well the minister who calls herself a low caste and those officers who said will question priests must be glad that the priests found a way to allow them into temples with in tradition..rather than insulting them by questioning or making it a big issue..why the heck are they concerned even ?? the priests didn’t ask the low caste minister to clean the floor nor did they restrict her entry..

Posted by Anitha | Report as abusive

Hi, the title of the topic is grossly misleading and rather asserts that there’s nothing holy in India’s temple tradition than really instigating a healthy contribution of thoughts and ideas. Please change the title asap.

Posted by Chandrashekhar | Report as abusive

First and foremost:

The title of the article is highly misleading and insulting to the religious sentiment of people, so it would make sense for a so called “SECURAL” site to stop blaming the whole religion for a stray incident.

Unless and until a person advertises that he belongs to a low caste, why would anybody in this world bother to ask him or her that fact in these days, specially in temples!!! People like those ministers play vote bank politics and want to advertise their low caste to gain sympathy votes, nothing else.

Posted by Kusum | Report as abusive

inspite of there being some truth in it, partial truths can be manipulated either way as is done in this case, moreover the title is grossly mistaken. wen they say that, there still are many temples where lower castes are not allowed; it is a fact that we all have to subscribe to but branding the tradition as unholy is a bit far-fetched. i myself have personally visited some temples where ppl of other religions visit very often, like the sabarimala temple in kerala, as many muslims as hindus frequent the temple every year. this is a classic case of how half truths can be misinterpreted and gives rise to hate comments like the one by our distinguished friend.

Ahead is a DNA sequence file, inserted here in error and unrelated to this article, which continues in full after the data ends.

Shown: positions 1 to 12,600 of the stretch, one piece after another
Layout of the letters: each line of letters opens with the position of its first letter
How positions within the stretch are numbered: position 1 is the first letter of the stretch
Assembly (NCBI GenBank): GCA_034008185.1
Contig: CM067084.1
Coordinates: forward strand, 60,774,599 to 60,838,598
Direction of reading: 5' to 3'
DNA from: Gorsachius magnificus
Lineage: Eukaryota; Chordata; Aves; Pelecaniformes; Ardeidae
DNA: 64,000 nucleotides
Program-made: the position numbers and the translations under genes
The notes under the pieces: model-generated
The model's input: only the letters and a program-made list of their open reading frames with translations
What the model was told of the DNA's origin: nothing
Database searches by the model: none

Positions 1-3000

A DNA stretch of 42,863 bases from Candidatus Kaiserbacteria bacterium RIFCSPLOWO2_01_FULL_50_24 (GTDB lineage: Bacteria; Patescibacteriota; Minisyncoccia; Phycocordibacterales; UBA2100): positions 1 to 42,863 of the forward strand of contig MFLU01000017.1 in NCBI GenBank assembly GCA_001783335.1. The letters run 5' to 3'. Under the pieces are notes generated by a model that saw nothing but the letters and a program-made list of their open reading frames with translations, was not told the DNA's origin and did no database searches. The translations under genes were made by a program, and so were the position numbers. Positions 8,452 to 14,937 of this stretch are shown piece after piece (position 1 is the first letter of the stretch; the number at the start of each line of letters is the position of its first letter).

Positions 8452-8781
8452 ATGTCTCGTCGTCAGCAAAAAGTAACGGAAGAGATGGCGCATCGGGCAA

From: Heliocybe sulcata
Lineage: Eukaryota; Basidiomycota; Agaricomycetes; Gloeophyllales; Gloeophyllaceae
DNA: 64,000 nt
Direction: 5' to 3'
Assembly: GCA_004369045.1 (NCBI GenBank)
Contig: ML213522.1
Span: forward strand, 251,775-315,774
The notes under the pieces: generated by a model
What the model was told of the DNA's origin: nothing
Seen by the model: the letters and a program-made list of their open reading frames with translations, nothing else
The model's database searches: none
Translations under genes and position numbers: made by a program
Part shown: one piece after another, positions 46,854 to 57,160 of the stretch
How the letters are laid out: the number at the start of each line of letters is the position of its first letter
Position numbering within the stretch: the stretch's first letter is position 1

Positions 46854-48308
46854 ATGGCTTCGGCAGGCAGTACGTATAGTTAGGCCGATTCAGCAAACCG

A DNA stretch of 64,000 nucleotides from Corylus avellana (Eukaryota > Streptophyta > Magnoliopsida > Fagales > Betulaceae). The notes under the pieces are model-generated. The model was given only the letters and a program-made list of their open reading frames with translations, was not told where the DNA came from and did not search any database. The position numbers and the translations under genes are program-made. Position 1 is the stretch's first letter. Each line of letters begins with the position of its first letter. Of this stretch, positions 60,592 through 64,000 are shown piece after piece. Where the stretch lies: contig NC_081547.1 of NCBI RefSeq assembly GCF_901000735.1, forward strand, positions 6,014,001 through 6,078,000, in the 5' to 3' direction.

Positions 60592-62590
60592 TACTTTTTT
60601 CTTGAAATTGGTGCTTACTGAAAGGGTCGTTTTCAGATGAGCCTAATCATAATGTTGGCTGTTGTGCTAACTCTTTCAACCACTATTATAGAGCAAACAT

Posted by Navin | Report as abusive

The sub-editors are very sensitive when reporting on stories regarding Muslims. It would be nice to extend this decency to other religions too.

I would also like to add that there is nothing wrong in certain traditional customs being continued. Religious places are not zoos or museums for people to wander round taking photos or score political points.

But let me make it clear that I do not support the caste system, and it should end. P.S: Reservation should also end.

Posted by Koleth | Report as abusive

Plz change the title of the article as it is not only misleading but also more hurting to a hindu than the contents of the article. Its ok if you dont believe or follow the traditions, but plz respect others choices.

Posted by chin | Report as abusive

classic example of irresponsible posting by reuters as other posters have pointed out. they have repeatedly been biased against anything hindu. they see only from lower caste side, they don’t see the other side. always there are two sides to a coin . remember that. The temple may be washed multiple times a day and why is not considered a hit job by the so called dalit minister against her opponents ? I am not aware of any temple not allowing any low caste hindus. north indian temples are more liberal than south indian temples. so i will take this report with a grain of salt. matter of fact lot of untouchability is practised by people who say they belong to most backward class. but the christian missionaries blame on brahmins

Posted by tamil | Report as abusive

No Comment! Don’t Have any idea about Hindu religion rules. but it looks unfare with lower caste hindu’s with any angle.

Posted by Mohd. Eram | Report as abusive

The cast system is not practised properly, as it was in Vedic times. The real Vedic system is that everyone is eligible to rise to the status of a high class Brahmana simply by qualification, it is not limited to a persons birth. It is totally arrogant,condemnable and non-spiritual to judge a person by his birth (low family/high family. If the qualifications are there,then everyone, including westerners can become brahmanas, to not understand this simple truth, is a disqualification.